4 = At 4th equal - Online Educa Berlin is always a great experience. Always held in the crisp and cold pre-Christmas German capital, and is always massive. The presence of the edublogger community was stimulating, and our many informal meetings outside the confines of the main conference were memorable and fruitful. OEB 2009 will be held in December 2-4.
4 = In equal 4th place was the IFIP conference - ICT and Learning for the Net Generation - which was held in Kuala Lumpur, Malaysia in July (pictured above). In the extreme heat and humidity more than 120 delegates from around the globe came together to discuss a variety of digital learning contexts and e-learning methods. Social trips out and about were enjoyed by all, and the silubrious surroundings of the Saujana Hotel were unrivalled - one highlight was a moonlit dinner at the hotel poolside. An unscheduled stopover at a beach hotel in Sri Lanka on the way home capped the experience for me.
2 = The EDEN 2008 conference was held at the Belem Cultural Centre in beautiful Lisbon in June. I toured the city on the first day and was impressed by its beauty and majesty. The conference was also stimulating and enjoyable, and several of us introduced live blogging as a mainstream activity at EDEN for the first time. EDEN 2009 will be held in Gdansk, Poland for the first time, on 10-13 June. EDEN is an excellent conference for networking amongst distance education and e-learning professionals. It is fairly non-commercial (no vendors or exhibition to speak of), eclectic and fast moving.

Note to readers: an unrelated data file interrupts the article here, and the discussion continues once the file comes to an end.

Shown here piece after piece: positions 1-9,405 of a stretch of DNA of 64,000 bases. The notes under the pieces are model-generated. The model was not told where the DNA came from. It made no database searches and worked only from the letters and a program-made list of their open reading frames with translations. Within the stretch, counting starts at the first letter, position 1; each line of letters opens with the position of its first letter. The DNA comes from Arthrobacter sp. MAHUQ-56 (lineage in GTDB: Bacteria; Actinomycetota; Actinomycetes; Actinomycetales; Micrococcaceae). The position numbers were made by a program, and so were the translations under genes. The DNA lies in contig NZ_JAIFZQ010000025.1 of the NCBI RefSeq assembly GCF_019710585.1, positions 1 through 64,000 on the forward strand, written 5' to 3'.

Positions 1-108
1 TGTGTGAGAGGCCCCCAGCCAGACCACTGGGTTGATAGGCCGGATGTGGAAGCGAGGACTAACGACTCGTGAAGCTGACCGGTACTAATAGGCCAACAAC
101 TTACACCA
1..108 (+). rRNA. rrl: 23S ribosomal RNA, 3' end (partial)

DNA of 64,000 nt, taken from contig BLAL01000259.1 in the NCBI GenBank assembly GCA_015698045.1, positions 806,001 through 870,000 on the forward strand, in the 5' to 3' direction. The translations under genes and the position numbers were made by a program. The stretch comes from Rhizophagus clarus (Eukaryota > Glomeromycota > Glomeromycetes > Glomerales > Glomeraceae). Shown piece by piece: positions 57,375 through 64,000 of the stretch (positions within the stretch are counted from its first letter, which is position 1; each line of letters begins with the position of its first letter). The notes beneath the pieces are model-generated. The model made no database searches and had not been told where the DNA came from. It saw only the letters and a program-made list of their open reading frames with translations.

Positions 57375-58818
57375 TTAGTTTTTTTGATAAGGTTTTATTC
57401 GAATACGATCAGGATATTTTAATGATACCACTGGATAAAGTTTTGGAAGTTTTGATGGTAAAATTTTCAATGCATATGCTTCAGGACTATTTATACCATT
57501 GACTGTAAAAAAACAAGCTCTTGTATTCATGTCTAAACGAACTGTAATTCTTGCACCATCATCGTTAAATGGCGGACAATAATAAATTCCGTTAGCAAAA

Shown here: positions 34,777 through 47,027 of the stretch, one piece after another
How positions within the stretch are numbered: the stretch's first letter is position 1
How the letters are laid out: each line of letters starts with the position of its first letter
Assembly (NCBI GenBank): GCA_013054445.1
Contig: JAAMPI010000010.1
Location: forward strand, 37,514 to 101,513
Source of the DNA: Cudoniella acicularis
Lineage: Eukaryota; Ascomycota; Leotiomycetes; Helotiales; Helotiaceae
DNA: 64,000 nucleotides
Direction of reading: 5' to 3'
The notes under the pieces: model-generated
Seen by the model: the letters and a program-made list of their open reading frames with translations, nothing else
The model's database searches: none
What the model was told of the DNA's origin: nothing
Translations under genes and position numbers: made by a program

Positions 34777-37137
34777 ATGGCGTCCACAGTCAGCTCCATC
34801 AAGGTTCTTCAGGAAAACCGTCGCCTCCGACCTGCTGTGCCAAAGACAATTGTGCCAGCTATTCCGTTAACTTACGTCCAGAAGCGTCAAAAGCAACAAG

2 = ALT-C 2008 which took place at the University of Leeds in September has my vote for joint second place. Although the accommodation was basic, the venue was great, and there were some memorable papers and workshops, including an inspirational keynote speech by Hans Rosling. Most memorable event was the Web 2.0 Slam workshop where James Clay, Joss Winn and I created a comic YouTube video about gender and the digital divide. Best outcome of the event was the inception of the Fringe (F-ALT) organised by some of the edublogger community. Long may it continue at all future events! ALT-C 2009 will be held in Manchester, 8-10 September.
1 - My number 1! The best conference by a country mile in 2008 was Handheld Learning, which took place in London in October. I attended Handheld as a non-speaking delegate. Doesn't mean I didn't talk to anyone, because there were many very useful conversations. No, I went along with no pressure, because I had no paper to present. The event had something for everyone, including Nintendo Wii games to play, superb staging and lighting, excellent organisation, great catering, friendly crew, a specturm of papers and workshops which ranged from entirely practical to challengingly academic and above all, an extremely eclectic mix of delegates drawn from every single sector of educational practice, and a great venue - The Brewery in the East End of London. Congratulations go to Graham Brown-Martin and his team for organising such a memorable event - I definitely intend returning for Handheld Learning in 2009 (5-7 October).